That scoop of peanut butter looks absolutely devastating, I know. I'd love nothing more than to tug that spoon out of the jar, scrape it against the back of my front teeth, and smoosh it up against the roof of my mouth until it threatens to glue my teeth together with its delicious peanut buttery stickiness. I even splurged on the honey roasted peanut butter because it's just a twinge sweet against the toasty taste of the peanuts and gracious, I'm getting a little toasty just thinking about it.
Now I know I've been raving on and on about the Baked cookbook, and I've filled your bellies with homemade granola, Brewer's Blondies, Millionaire's Shortbread, Red Hot Velvet Cake, Lemon Lemon Loaf and the famous Baked Brownie (are we overdosed yet?), but I do hope you can make a little room in your tummy for these cookies. I first heard about these on an episode of Paula Deen something or other, but her nasally voice and 50 karats worth of diamonds are so irritating I find it difficult to keep the channel still for more than few seconds. But I passed by it long enough to hear her describe what she called Monster Cookies - a mish mash collision of peanut butter, oatmeal, chocolate chip and M and Ms into one sounded like an incredibly over the top confection. It was too much, too many flavors going on at one time, there's no way my taste buds wouldn't go into overdrive.
So I dismissed them as another butter-laden, brown-sugar-boosted Paula Deen creation and never gave it another thought. In case my little love affair with Peter Pan up there didn't tip you off, I've been craving peanut butter somethin' fierce lately. I don't know if I've developed some sort of protein deficiency thanks to excessive sweets consumption and only modest amounts of actual food, but I dream about peanut butter these days. I want it on toast and apple slices and in great big spoonfuls straight from the jar. It strikes me as quite odd, because I've never been a huge fan of peanut butter (or bananas, but we all know how that ended up). I didn't like that it tasted hot in the back of my throat, or that the ratio of peanut butter to jelly was always too high in my lunchbox - the general thickness of it all was unappealing. I've since crossed over to the dark side.
Despite what Paula Deen says, these cookies are not excessive. It may sound like an everything but the kitchen sink sort of thing, but this cookie is truly greater than the sum of its parts.They're sweet but not cloyingly so, and this great big batch is built on less than two sticks of butter and nearly six cups of oats (so that counts as breakfast, if you ask me). I cringed when I saw the addition of corn syrup in the recipe, but it seems that itsy bitsy amount works some sort of magic on these cookies, I imagine something out of Fantasia would suit just fine. So don't leave it out, I beg you. I honestly have no idea what would happen if you did, but I imagine it would resemble the shift of tectonic plates or a small scale tsunami. Just don't do it.
I learned the hard way the best way to store these Gremlin-esque cookies. I had perfectly good intentions to pack them up for a family at my church alongside a cooler stuffed with chicken tortilla soup, avocados and sour cream. They were just warm to the touch so I slipped them into a gallon sized Ziploc only to find they collapsed under their own weight once I picked the bag up. Strike one. It was a well enough plan, sure, until the soccer Mom in front of me slammed on her brakes, so I slammed on mine, that cooler pitched forward onto the plastic bag of cookies and crushed what was left of them into a thousand tiny bits and crumbles. Strike two. And then I saw the avocados turned brown and the sour cream was warm so I had to go to the store and restock. Strike three. (Cue the meltdown). Let them cool completely, then package them into some sturdy Tupperware. I find they hold together even better if you freeze them and then defrost.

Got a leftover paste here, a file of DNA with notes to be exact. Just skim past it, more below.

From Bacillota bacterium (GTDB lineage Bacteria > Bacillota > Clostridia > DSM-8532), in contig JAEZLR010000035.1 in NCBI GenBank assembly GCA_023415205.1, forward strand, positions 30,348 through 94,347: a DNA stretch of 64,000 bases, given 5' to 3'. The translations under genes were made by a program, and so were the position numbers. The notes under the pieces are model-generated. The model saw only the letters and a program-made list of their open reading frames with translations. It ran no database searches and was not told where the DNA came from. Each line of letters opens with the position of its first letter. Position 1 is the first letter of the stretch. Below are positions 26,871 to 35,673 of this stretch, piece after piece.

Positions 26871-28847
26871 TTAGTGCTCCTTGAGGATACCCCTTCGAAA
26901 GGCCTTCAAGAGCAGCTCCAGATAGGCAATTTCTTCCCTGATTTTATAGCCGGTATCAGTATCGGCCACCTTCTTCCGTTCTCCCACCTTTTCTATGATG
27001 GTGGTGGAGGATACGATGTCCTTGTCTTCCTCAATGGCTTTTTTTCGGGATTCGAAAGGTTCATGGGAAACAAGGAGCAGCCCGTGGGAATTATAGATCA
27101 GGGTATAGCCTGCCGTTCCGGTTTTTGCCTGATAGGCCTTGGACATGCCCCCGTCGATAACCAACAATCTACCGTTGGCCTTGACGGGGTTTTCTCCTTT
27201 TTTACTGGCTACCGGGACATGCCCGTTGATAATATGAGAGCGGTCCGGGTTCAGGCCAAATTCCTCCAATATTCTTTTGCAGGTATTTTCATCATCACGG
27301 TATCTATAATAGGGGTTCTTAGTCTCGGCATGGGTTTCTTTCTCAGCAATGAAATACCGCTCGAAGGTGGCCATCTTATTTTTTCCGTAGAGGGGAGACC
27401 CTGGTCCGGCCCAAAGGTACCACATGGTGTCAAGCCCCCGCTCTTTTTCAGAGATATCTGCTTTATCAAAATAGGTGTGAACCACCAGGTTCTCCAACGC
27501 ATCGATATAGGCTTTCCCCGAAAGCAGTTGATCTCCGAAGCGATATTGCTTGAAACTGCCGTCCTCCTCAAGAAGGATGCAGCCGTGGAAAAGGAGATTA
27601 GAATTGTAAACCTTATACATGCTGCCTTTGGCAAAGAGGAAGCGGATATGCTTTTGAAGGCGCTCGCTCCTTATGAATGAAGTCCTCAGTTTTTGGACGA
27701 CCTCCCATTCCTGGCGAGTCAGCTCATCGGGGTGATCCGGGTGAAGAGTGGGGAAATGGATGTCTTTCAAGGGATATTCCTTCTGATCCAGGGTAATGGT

Warning: If you're anything like me, you're baking cookies because you want something sweet from the oven like...now. So you can imagine my irritation when I had this dough ready to go and then I saw "chill for five hours" in the recipe. (See? These cookies really do bring out the monster in you.) That kind of wait time is excruciating when your sweet tooth is nagging, but I promise that a spoonful of the dough will hold you over until they're ready to bake.
Adapted from Baked: New Frontiers in Baking
1/2 cup all-purpose flour
1 tablespoon baking soda
1/4 teaspoon of salt
5 3/4 cups old fashioned rolled oats
3/4 cup cold butter, cut into cubes
1 1/2 cups granulated sugar
1 1/2 cups firmly packed light brown sugar
5 large eggs
1/4 teaspoon light corn syrup
1/4 teaspoon vanilla extract
2 cups creamy peanut butter (not the natural kind!)
1 cup milk chocolate chips
1 cup plain M&M's
In a large bowl, whisk together flour, soda, salt and oats. Set aside.
In the bowl of an electric mixer cream butter until smooth and pale. Add sugars and mix until just incorporated. Add eggs one at a time, beating well after each. Stir in vanilla, corn syrup and peanut butter and mix until just smooth. Stir in oat mixture in three additions, then fold in chocolate chips and candies. Refrigerate at least 5 hours or overnight.
When ready to bake, heat oven to 350 degrees and line two baking sheets with parchment paper. Scoop the dough into 2 tablespoon sized balls (or larger, they're flexible monster like that). Bake for 10-12 minutes, rotating the cookies sheets from top to bottom and front to bake about halfway through the baking time.
Let cool on the baking sheet for about 5 minutes before transferring to a wire cooling rack. These cookies freeze beautifully for at least two months or at room temperature for 4-5 days.